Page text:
WHAT’S THE DEAL WITH CBD?
CBD, a naturally-occuring substance found in every variety of the cannabis plant, is touted for a bewildering array of potential therapeutic applications including inflammation, pain, anxiety, and depression. (Another substance found in cannabis you’ve probably heard of is THC — its psychoactive properties provide the “high” associated with marijuana and the U.S. Department of Justice still touts it as a felony.)
But what was a trickle of products containing CBD derived from marijuana became a flood last November when following passage of the federal Farm Bill, CBD derived from hemp became legal. Reversing 82 years of prohibition, Congress legalized cannabis containing less than .3% THC — heretofore to be known in the U.S. as hemp — and any products derived from it became legal to possess, own and transport in and among all 50 states.
So why is there still so much confusion about the legal status of hemp-derived CBD products?
For one thing, the federal Farm Bill didn’t magically do away with state laws outlawing hemp. That’s why grandmas with CBD oil at Disneyworld and truckers hauling hemp through Idaho still are being arrested. The U.S. Postal Service says it’s OK to mail CBD, and the TSA confirms you can fly with it, but if you’re not on federal property you could be violating state law. Even in states where hemp-derived CBD has become legal, if you are arrested and your CBD product exceeds the allowable state THC limit, you could face state and federal charges for marijuana possession.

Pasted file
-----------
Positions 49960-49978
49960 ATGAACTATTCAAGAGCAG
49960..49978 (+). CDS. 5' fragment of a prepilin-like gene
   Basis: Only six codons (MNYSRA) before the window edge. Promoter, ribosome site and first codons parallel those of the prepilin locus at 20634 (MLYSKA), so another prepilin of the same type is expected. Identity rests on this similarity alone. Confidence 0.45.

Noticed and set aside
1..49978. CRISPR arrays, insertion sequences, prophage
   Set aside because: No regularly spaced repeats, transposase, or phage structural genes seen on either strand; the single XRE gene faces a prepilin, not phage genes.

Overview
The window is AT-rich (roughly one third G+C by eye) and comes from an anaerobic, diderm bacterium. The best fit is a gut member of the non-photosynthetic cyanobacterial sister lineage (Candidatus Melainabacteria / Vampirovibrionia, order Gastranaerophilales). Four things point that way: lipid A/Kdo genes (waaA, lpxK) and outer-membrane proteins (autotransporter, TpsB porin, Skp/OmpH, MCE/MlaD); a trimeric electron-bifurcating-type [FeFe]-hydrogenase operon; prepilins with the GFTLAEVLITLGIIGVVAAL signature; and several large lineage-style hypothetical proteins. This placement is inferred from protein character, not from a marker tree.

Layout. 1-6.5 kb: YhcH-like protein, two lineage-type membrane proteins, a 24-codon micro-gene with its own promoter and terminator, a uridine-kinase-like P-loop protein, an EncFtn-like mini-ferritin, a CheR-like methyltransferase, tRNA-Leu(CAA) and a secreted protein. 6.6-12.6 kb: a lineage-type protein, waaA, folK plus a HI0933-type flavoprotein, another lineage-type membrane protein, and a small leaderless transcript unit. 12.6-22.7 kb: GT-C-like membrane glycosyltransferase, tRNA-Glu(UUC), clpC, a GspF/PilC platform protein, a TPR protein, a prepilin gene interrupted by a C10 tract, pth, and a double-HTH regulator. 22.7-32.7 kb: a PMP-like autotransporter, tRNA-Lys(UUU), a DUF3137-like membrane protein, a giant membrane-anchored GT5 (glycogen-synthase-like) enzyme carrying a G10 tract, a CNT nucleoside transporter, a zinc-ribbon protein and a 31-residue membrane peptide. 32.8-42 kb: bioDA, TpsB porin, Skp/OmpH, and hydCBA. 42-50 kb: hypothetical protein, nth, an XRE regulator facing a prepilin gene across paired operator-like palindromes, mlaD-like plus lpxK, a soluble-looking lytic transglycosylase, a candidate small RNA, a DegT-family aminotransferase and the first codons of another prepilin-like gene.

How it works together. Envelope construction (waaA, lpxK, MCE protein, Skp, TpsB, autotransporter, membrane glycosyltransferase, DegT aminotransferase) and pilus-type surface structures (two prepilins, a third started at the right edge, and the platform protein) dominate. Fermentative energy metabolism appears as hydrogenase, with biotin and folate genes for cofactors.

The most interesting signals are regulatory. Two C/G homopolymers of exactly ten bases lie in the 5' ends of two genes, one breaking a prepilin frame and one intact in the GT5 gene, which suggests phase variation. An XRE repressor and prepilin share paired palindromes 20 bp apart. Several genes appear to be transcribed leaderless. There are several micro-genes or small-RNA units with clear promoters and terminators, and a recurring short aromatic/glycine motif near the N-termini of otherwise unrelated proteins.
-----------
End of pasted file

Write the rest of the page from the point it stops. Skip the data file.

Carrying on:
How can you protect yourself? By far the number one reason why hemp-derived CBD oils cause legal trouble is mislabeled product.
Research the products you see advertised or are recommended to you, and purchase only quality, reputable brands that undergo third-party-testing. Look for recent lab reports (Certificate of Analysis) available via QR code or on the product’s website, and labels that provide clear information on dosing/serving size. Be extra-vigilant if you buy CBD from a dispensary or in a legal state — there is a much greater chance the product is marijuana-derived, and therefore a much greater chance it exceeds .3% THC.
Until your state (or states to which you travel) finalizes rules for hemp cultivation, production, sale and use (or until cannabis is federally descheduled/decriminalized), the best way to avoid being caught in this federal and state-by-state legal conundrum is to have a high degree of confidence that the label on your product accurately reflects its contents.
PS And don’t buy your CBD on Amazon. Amazon doesn’t allow CBD sales, so selling CBD there is either breaking the rules or selling fake or falsely labelled CBD products. That should be enough to make you steer clear.
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